The US then got to bankrupt the Soviet Union by controlling the price of Oil. The side effect of this arrangement was for all Oil to be traded in USD. SA still doesn't want to be invaded, but now has a choice of protectors (if it so wishes).

If the Gulf States decide to form a Gulf wide currency, that is backed by France, Russia, China, then it is all over for the USD.

 

eatandtravel's picture

If the Saudi royal family want to remain in power, the dollar is it.

XPolemic's picture

 

The reason the dollar is the oil-exchange currency is because of the Saudis.

And the reason the Saudis are so gung-ho to take dollars is so they can buy our military equipment.

 

Not true, unfortunately. A cold war arrangement between the US and SA was to exchange oil for treasuries. SA was guaranteed military intervention by the US in the event of an invasion from anywhere (and even called that chip in for Kuwait). SA buys very little military equipment for the dollars they hold. The service is not equipment, but protection.

The US then got to bankrupt the Soviet Union by controlling the price of Oil. The side effect of this arrangement was for all Oil to be traded in USD. SA still doesn't want to be invaded, but now has a choice of protectors (if it so wishes).

If the Gulf States decide to form a Gulf wide currency, that is backed by France, Russia, China, then it is all over for the USD.

 

dark pools of soros's picture

you know a war would break out first...  and who knows.. the dollar could survive while the world burns

blunderdog's picture

A Gulf-wide currency?

Is that a joke?

As Dubya once said, "They look the same to me."

DosZap's picture

Yeah,and the Saudis import 9-11 terrorists to fly Jets into the Twin Towers, what a trade deal.

We have such wunnerful fwends.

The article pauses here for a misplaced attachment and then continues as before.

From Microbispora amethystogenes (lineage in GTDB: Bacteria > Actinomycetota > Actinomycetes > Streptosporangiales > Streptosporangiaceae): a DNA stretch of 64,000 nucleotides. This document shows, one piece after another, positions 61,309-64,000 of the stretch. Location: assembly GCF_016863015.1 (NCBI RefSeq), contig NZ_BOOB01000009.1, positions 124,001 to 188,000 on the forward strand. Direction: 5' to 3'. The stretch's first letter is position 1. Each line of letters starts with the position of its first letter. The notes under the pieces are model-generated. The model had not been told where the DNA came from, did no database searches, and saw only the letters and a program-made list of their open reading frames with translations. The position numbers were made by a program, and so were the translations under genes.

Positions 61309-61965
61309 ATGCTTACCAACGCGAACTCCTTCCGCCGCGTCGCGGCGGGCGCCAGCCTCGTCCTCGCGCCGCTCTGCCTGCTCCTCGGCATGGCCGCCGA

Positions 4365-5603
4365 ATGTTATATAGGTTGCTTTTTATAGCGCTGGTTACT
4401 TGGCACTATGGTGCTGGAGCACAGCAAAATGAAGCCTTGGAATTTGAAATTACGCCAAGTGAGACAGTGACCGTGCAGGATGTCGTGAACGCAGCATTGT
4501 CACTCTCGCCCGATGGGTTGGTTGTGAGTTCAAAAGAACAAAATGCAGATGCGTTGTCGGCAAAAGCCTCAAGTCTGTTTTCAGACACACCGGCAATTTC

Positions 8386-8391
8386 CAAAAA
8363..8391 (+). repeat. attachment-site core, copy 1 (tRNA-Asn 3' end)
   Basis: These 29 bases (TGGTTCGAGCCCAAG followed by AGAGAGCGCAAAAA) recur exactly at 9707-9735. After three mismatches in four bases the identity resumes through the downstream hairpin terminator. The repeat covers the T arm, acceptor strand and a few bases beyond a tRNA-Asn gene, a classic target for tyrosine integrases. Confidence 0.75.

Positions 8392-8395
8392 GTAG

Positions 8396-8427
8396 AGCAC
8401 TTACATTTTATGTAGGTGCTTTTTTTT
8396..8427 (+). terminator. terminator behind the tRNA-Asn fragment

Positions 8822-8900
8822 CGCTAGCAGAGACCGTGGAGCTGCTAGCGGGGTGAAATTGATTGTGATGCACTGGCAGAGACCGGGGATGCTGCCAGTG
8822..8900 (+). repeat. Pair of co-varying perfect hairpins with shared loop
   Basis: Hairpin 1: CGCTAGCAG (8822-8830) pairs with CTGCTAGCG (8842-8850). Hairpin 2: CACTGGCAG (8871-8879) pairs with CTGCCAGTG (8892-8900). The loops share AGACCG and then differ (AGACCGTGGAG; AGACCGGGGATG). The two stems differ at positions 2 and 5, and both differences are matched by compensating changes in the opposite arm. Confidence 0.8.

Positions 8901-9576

Rogerwilco's picture

@robo

What happened during the last (post Lehman) dust up? Did stocks hold up? PMs to the moon? How about that Euro, or the Asian currencies?

No, when TSHTF all the rats ran into Uncle Sam's barn, and some even paid extra (neg yields) to get in. But you're a smart, global-minded, chart readin' trader who knows that this time will be different.

We'll see who has the last lol.

Spitzer's picture

 Post Lehman ?

Gold was up $25 the day of the flash crash. That was pre $1200 gold too.

Rogerwilco's picture

It didn't stay above $1K until 2009. The only reason gold is above $1K is Bernanke's misguided QE. Watch what happens to PMs when the punch bowl is empty.

traderjoe's picture

The minute the punchbowl is taken away the banks collapse. Then confidence is lost and the currency falls apart. Gold rises substantially. Deflation equals collapse through hyper-inflation.

tmosley's picture

Please point out at least one example of a case where money printing was initiated and then stopped prior to destruction of that currency.

Rogerwilco's picture

Sure, the USA, and the year was 1981.

tmosley's picture

They weren't monetizing the debt back then.  As such, they weren't really printing money.  They were increasing the money supply by flooding the world with credit, but that is quite different.

Try again.